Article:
The indications were that the whole business portion of the city would be swept away, involving a loss of millions. The magnificent San Francisco store and the stores in the row were on fire and the whole big block seemed doomed. The local firemen were helpless and telegraphed in all directions for aid. At 4:30 P. M. the conflagration was rushing through the heart of the city.
   To add to the peril a smart breeze began blowing off the bay fanning the flames, and at the same time a thousand feet of hose was caught in the advancing blaze and destroyed. The Opera House block, the block opposite, and the ware-houses at the foot of Columy street and also the group of buildings in the rear of the Post Intelligence newspaper office were now burning. The people in the Yesser block occupied by the Western Union Telegraph Co., and the Post Intelligence were hurriedly moved out. At this writing the Western Union had but one wire undisturbed over which this dispatch was being sent.
   LATER, 9 P. M. —Thirty-one blocks have been burned in the very heart of the city, and there is imminent danger of the loss of about twenty blocks more. The fire is not at all under control, and has reached the great, coal bunkers. Should these be destroyed the flames are certain to be communicated to a large number of wooden buildings, and the loss will be increased many fold.

   During the civil war 267 soldiers were executed for desertion.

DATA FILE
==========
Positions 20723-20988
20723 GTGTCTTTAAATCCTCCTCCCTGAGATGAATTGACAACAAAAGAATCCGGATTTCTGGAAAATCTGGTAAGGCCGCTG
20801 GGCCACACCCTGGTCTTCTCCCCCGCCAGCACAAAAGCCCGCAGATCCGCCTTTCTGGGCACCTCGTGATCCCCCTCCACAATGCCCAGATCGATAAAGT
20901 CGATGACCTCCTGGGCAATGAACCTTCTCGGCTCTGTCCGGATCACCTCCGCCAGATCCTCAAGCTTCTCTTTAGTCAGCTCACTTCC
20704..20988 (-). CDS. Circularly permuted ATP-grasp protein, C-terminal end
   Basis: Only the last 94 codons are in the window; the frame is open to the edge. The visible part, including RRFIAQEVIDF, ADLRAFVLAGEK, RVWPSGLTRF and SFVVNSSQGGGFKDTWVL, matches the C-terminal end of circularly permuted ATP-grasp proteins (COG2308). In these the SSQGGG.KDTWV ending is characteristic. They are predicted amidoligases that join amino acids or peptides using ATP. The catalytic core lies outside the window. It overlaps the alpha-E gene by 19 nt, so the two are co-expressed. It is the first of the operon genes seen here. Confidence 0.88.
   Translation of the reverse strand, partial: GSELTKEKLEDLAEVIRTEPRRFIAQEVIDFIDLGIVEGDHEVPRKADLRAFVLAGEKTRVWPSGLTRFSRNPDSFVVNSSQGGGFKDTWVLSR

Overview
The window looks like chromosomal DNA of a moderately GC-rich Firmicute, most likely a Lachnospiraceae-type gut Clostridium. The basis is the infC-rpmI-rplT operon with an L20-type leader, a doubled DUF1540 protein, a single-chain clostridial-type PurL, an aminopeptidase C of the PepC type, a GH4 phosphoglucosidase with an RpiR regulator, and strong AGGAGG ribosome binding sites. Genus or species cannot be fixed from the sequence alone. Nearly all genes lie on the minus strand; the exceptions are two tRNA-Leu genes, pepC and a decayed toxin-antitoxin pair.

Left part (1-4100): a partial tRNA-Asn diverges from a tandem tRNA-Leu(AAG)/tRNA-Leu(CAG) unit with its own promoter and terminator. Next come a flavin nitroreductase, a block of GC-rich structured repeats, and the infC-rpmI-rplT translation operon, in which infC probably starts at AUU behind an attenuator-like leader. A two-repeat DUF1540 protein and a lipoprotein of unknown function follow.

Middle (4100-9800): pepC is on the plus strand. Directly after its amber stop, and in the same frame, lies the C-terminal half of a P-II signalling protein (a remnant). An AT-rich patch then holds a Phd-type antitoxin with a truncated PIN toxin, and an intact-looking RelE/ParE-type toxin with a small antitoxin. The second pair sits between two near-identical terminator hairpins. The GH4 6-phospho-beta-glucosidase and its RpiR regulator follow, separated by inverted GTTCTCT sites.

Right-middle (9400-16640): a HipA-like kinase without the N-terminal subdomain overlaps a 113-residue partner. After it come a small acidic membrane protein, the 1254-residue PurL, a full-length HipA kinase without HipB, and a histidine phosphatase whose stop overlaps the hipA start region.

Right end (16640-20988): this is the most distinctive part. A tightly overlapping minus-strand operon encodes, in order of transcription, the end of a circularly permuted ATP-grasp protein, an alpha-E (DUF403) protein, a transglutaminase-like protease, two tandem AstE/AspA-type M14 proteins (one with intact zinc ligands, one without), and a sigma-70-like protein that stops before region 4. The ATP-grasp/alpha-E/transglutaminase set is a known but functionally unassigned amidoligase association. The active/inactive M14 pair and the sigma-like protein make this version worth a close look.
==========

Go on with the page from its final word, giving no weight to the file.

The National White Lead trust have purchased the plant of the Colton White Lead company and the Southern White Lead company at St. Louis for $4,500,000. This is a great victory for the Standard Oil people and they now control absolutely the output of white lead in America.
   Thomas McKean, the ex-convict arrested Friday evening near Venice, Cayuga county, for assaulting Mrs. William Spoke, of Locke, was taken to Moravia Wednesday by Sheriff Mead. He had an examination before Justice J. Fitch Walker, and was committed to jail to wait the action of the grand jury.
   Fred Heffran, a restaurant keeper at Ithaca, on Saturday found his wife about to elope with a young man named Frear. Heffran attacked Frear, but the latter and a friend of his thrashed Heffran. The police were notified and in a few hours the eloping couple were brought back. Frear and his friend are in jail.
   The work of construction on the line of the Utica & Unadilla Valley road goes rapidly forward. About 75 men are now engaged in grading, and this has progressed a distance of over three miles between Bridgewater and Leonardsville. The difficulties in obtaining the right of way have been nearly overcome.
   A clever horse-thief, who has been stealing many animals in Queens county, New York, was arrested, when considerable difficulty was experienced in identifying him. Witnesses stated that when trying to dispose of the stolen horses he had two eyes. When arrested he had but one eye. A glass eye was found in his clothes, and when placed in the socket every person recognized him.
   Wednesday morning James Hanlon, one of the keepers at the Auburn prison, was assaulted by Jack Welch alias John Thomas, one of the ugliest and most treacherous convicts in the prison. Thomas used as his weapon the leg of his iron bedstead and succeeded in inflicting three ugly wounds on Keeper Hanlon's head. Before Keeper Hanlon went home he locked Thomas in the dungeon, where he will remain for some time.